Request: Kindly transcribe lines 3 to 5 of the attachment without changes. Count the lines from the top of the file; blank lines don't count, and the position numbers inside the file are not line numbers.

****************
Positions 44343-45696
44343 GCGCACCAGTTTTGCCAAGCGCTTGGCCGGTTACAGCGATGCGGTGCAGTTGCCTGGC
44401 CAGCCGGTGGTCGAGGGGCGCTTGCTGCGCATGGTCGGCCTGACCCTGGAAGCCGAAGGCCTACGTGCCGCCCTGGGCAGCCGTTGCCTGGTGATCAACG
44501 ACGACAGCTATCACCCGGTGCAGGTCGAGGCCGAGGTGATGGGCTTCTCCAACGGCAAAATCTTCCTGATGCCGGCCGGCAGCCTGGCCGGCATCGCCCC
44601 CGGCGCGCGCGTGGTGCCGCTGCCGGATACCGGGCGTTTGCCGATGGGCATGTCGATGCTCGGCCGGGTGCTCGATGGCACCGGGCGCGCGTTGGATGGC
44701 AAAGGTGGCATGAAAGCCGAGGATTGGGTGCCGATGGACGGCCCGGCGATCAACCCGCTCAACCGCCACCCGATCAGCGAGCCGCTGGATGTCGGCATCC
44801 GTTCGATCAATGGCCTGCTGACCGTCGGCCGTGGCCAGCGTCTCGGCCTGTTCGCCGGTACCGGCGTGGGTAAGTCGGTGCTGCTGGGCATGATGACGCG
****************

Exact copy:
44401 CAGCCGGTGGTCGAGGGGCGCTTGCTGCGCATGGTCGGCCTGACCCTGGAAGCCGAAGGCCTACGTGCCGCCCTGGGCAGCCGTTGCCTGGTGATCAACG
44501 ACGACAGCTATCACCCGGTGCAGGTCGAGGCCGAGGTGATGGGCTTCTCCAACGGCAAAATCTTCCTGATGCCGGCCGGCAGCCTGGCCGGCATCGCCCC
44601 CGGCGCGCGCGTGGTGCCGCTGCCGGATACCGGGCGTTTGCCGATGGGCATGTCGATGCTCGGCCGGGTGCTCGATGGCACCGGGCGCGCGTTGGATGGC